9. Seung Dong You, 2014. "The Leveraged City," Real Estate Economics, American Real Estate and Urban Economics Association, vol. 42(4), pages 1042-1066, December.
    10. Danny Ben-Shahar, 2006. "Screening Mortgage Default Risk: A Unified Theoretical Framework," Journal of Real Estate Research, American Real Estate Society, vol. 28(3), pages 215-240.
    11. Agarwal, Sumit & Green, Richard K. & Rosenblatt, Eric & Yao, Vincent, 2015. "Collateral pledge, sunk-cost fallacy and mortgage default," Journal of Financial Intermediation, Elsevier, vol. 24(4), pages 636-652.
    12. Allen C. Goodman & Brent C. Smith, 2010. "Housing default: theory works and so does policy," Working Paper 10-10, Federal Reserve Bank of Richmond.
    13. Jou, Jyh-Bang & Lee, Tan (Charlene), 2016. "How does statutory redemption affect a buyer's decision at the foreclosure sale?," International Review of Economics & Finance, Elsevier, vol. 45(C), pages 263-272.
    14. George H. Lentz & Ko Wang, 1998. "Residential Appraisal and the Lending Process: A Survey of Issues," Journal of Real Estate Research, American Real Estate Society, vol. 15(1), pages 11-40.
    15. O. Emre Ergungor, 2009. "Foreclosures in Ohio: does lender type matter?," Proceedings, Federal Reserve Bank of San Francisco, issue Jan.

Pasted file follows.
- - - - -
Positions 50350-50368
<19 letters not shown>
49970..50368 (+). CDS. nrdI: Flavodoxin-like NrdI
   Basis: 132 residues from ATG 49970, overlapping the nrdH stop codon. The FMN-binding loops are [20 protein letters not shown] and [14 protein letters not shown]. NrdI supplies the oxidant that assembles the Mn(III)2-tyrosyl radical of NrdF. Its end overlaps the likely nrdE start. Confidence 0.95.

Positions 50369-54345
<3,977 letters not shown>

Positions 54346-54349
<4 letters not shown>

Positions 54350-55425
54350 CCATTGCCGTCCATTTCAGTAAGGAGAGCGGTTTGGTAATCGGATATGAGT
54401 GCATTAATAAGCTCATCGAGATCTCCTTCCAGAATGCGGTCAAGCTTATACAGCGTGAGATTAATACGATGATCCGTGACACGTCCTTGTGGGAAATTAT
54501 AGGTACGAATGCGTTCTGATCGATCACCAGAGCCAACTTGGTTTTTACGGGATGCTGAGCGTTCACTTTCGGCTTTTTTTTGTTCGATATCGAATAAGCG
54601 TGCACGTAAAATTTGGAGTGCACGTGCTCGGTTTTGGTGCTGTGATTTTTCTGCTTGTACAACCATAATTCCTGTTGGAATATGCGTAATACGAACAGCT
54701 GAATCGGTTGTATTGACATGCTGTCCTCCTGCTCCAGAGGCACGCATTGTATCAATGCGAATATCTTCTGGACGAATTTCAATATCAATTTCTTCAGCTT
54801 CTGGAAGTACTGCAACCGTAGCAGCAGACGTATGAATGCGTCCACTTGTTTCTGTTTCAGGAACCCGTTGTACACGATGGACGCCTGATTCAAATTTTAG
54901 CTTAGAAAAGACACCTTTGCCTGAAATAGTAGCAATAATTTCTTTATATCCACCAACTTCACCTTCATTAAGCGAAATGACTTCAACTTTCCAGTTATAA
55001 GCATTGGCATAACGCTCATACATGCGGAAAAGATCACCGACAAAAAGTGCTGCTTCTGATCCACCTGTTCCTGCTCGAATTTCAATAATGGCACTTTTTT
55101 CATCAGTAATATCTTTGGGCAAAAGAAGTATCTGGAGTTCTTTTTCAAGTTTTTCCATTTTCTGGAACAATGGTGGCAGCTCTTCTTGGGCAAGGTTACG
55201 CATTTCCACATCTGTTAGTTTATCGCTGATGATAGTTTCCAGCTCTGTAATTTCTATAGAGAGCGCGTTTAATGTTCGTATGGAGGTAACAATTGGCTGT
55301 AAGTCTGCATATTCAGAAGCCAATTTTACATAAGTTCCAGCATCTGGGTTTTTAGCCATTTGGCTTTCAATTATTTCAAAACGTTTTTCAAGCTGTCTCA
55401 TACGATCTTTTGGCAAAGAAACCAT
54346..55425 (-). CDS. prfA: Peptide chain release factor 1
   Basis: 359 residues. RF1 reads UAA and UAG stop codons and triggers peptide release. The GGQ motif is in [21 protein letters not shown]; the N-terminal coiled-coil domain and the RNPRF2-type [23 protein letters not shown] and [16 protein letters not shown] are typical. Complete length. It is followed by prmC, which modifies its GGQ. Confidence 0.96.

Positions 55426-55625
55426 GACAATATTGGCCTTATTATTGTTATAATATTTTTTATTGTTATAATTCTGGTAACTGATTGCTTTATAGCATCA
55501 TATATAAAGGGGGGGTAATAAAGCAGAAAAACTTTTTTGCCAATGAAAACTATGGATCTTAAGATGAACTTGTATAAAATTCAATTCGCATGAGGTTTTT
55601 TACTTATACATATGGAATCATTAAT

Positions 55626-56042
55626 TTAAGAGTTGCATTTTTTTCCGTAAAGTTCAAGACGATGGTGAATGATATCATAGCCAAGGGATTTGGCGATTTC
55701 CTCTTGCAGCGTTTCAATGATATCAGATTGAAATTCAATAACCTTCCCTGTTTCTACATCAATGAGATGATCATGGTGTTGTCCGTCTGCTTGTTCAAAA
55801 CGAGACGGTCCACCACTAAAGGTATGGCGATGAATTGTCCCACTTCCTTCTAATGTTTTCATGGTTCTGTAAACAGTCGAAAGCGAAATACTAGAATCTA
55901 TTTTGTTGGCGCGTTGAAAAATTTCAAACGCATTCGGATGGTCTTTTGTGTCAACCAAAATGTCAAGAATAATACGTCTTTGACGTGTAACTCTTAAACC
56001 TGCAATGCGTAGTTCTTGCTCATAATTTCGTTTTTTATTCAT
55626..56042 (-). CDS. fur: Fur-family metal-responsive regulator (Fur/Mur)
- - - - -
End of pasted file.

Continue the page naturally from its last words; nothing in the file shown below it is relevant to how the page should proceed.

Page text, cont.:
16. Danny Ben-Shahar, 2008. "Default, Credit Scoring, and Loan-to-Value: a Theoretical Analysis under Competitive and Non-Competitive Mortgage Markets," Journal of Real Estate Research, American Real Estate Society, vol. 30(2), pages 161-190.
    17. Richard Anderson & James VanderHoff, 1999. "Mortgage Default Rates and Borrower Race," Journal of Real Estate Research, American Real Estate Society, vol. 18(2), pages 279-290.
    18. Gerardi, Kristopher & Herkenhoff, Kyle F. & Ohanian, Lee E. & Willen, Paul S., 2013. "Can't Pay or Won't Pay? Unemployment, Negative Equity, and Strategic Default," FRB Atlanta Working Paper 2013-04, Federal Reserve Bank of Atlanta, revised 01 Jun 2017.
    19. Crook, Jonathan & Banasik, John, 2012. "Forecasting and explaining aggregate consumer credit delinquency behaviour," International Journal of Forecasting, Elsevier, vol. 28(1), pages 145-160.
    20. Goodman, Allen C. & Smith, Brent C., 2010. "Residential mortgage default: Theory works and so does policy," Journal of Housing Economics, Elsevier, vol. 19(4), pages 280-294, December.
    21. Eddie Lam, 2002. "A Risk Management Model for MBS Issuers," International Real Estate Review, Asian Real Estate Society, vol. 5(1), pages 169-195.
    22. Shuang Zhu & R. Pace, 2014. "Modeling Spatially Interdependent Mortgage Decisions," The Journal of Real Estate Finance and Economics, Springer, vol. 49(4), pages 598-620, November.
    23. Chao Yue Tian & Roberto G. Quercia & Sarah Riley, 2016. "Unemployment as an Adverse Trigger Event for Mortgage Default," The Journal of Real Estate Finance and Economics, Springer, vol. 52(1), pages 28-49, January.
    24. Lim, Terence & Lo, Andrew W. & Merton, Robert C. & Scholes, Myron S., 2006. "The Derivatives Sourcebook," Foundations and Trends(R) in Finance, now publishers, vol. 1(5–6), pages 365-572, April.